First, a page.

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Yearlong Canadian Border Closure Has Strained Northern Maine Businesses, Families

madawaska_bridge_2.jpg
Robbie Feinberg
/
Maine Public file
The International Bridge between Madawaska, Maine, and Edmunston, New Brunswick.

When COVID-19 hit the U.S. more than a year ago, one of the first steps the country took was to close its northern border with Canada. Essential travel is still allowed, but more casual trips have been banned, and are likely to remain so for the foreseeable future as daily case counts stay elevated in both countries.

All those changes have drastically affected life in northern Aroostook County, where families often straddle the border and have in some cases traveled back and forth multiple times a day between, say, Madawaska and nearby Edmundston, New Brunswick, to see each other.

For more on how life has changed along the border, Maine Public's Robbie Feinberg spoke with Sharon Boucher, director of the St. John Valley Chamber of Commerce.

This interview has been edited for clarity.

Feinberg: So let's start with last year when the pandemic forced the border to close. What did that mean for the St. John Valley?

Boucher: Well, what happened here, especially in Madawaska, we have a lot of cross-border relations. So a lot of people who had either fiancees or grandchildren or whatever, were separated immediately. And we have one owner of a business here in town, who his fiancee lives in Edmundston. And they were separated for months and months before they were allowed to even cross for a short meeting. We've all got families on both sides of the border. And so that's been I think, the hardest thing, along with the business aspect, of course.

You mentioned those family ties that so many people have across the border. How are people staying connected?

Well, they're doing a lot of Skype and Zoom and everything else. Like I know of one person whose mother is here, and the son lives in Edmundston, and she needs care. So what he and his wife do is they move to Madawaska for three months time, then he has to move back to Canada and quarantine. And they do that on and off throughout the year, because that's the only way they can do it.

With having to find all these workarounds, how are people holding up emotionally?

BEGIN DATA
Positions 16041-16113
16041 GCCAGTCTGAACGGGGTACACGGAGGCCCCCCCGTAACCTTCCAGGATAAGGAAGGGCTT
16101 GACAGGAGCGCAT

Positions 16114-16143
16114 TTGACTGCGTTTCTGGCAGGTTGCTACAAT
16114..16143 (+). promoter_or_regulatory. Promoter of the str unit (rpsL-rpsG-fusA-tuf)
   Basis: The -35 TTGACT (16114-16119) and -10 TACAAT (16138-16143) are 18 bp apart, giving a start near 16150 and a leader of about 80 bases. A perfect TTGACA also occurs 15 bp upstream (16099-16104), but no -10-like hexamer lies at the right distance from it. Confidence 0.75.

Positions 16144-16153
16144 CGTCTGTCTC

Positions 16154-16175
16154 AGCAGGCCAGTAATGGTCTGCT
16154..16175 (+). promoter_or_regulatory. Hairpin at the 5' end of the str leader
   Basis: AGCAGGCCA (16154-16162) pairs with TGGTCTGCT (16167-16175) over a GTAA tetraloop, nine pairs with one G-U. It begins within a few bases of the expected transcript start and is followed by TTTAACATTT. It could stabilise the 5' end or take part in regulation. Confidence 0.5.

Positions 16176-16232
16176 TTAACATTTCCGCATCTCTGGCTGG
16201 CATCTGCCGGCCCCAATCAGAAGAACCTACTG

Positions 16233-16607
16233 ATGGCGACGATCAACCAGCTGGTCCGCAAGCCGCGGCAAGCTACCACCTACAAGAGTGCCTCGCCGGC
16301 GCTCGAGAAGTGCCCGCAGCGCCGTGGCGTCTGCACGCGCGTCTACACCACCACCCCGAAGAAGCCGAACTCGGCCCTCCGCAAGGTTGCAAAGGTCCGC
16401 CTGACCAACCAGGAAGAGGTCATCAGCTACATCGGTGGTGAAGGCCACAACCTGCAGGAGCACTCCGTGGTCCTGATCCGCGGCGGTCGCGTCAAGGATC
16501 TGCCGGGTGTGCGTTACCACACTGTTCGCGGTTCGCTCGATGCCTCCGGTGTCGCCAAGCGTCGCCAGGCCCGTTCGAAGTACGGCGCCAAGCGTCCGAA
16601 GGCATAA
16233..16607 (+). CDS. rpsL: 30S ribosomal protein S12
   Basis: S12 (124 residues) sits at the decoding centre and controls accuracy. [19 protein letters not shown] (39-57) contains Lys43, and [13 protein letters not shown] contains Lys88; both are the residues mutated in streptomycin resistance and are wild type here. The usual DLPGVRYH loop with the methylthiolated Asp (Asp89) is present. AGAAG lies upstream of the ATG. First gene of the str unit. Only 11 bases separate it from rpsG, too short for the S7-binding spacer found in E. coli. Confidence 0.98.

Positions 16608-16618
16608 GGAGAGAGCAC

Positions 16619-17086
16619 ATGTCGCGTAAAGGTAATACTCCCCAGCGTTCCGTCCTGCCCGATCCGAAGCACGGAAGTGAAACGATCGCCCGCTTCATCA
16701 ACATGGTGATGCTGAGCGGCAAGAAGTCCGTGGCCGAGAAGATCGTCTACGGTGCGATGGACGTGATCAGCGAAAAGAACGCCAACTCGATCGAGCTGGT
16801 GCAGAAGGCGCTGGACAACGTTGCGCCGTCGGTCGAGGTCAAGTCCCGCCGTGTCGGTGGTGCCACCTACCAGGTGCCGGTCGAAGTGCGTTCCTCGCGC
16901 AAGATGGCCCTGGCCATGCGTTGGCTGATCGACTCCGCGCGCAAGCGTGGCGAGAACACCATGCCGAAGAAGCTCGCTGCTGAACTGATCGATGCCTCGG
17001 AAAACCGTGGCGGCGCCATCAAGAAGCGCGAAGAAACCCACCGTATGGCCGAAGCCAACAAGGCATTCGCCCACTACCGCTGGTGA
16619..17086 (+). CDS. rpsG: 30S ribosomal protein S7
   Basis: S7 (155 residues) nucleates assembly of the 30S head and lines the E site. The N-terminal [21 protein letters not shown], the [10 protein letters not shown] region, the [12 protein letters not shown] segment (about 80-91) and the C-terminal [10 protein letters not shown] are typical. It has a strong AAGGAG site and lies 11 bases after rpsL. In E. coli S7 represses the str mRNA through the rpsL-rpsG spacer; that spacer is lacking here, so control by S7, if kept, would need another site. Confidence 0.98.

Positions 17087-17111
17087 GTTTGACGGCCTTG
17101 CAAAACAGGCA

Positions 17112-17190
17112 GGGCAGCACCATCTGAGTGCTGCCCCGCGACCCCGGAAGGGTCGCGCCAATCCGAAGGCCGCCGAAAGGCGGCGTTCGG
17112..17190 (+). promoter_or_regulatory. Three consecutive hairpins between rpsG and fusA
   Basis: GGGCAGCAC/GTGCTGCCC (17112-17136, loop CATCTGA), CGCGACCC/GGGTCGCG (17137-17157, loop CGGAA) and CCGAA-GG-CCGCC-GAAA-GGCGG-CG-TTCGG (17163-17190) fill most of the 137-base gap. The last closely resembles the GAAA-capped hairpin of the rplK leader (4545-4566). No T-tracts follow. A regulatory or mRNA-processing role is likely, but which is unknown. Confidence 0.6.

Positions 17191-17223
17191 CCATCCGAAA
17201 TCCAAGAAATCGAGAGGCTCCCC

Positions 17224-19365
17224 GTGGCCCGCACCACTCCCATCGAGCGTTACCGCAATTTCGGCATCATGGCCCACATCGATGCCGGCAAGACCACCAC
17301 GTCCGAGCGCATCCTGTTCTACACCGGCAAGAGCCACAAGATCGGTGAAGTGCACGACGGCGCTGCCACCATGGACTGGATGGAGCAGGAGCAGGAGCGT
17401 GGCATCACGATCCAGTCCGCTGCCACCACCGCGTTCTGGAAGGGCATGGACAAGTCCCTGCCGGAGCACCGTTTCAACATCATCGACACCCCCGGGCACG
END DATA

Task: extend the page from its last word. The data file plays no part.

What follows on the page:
Very, very hard, especially the grandchildren. That makes it very, very hard. Everybody wants to hug their grandchildren. Some have had new grandkids born that they haven't seen yet. You know, that sort of thing. Also the death, the funerals, you know, no real funerals and not being able to support the family members for that. And then family reunions are canceled. Like I know, I haven't seen my granddaughter in a year and a half now. So you know, it's difficult.

The other piece of this, as you mentioned, is the business piece, that so many businesses rely on those people visiting from Canada. How are they getting through this?

Well, initially, it was a really big hit. Because let's say our convenience stores, gas stations really rely on the Canadian dollar, the Canadian customer. Because fuel is less expensive here on this side and products like milk and chicken and all that, the Canadians were coming over a lot for that. And a business sort of relies on certain sales that they know are going to come through, they buy certain product for that. So it was a big hit at the beginning. And some businesses, you know, really thought they might not make it because that was so essential to their business. But you know, people started thinking outside of the box, started working differently. Of course, some people were let go because they have too much staff for the business they had, but they worked around it and were able to keep their businesses going, which is a credit to them. But it has been financially draining for this community. Like I said, the convenience stores, the grocery stores, restaurants, a lot of Canadians, you know, visited our restaurants, retail also. So it's hit all over the place. And everybody's sick of this closure.

So obviously the virus and the progress of vaccines are going to be what ultimately determines what happens around the border over the next few months. But what do you think it'll be like when that border does open?

Oh, my gosh. I mean, if that opened up, I think we'd throw a parade. It would be so exciting. You know, both Canadians and Americans are anxious for this to open. That would that would mean a lot to our community and, of course, increase sales again.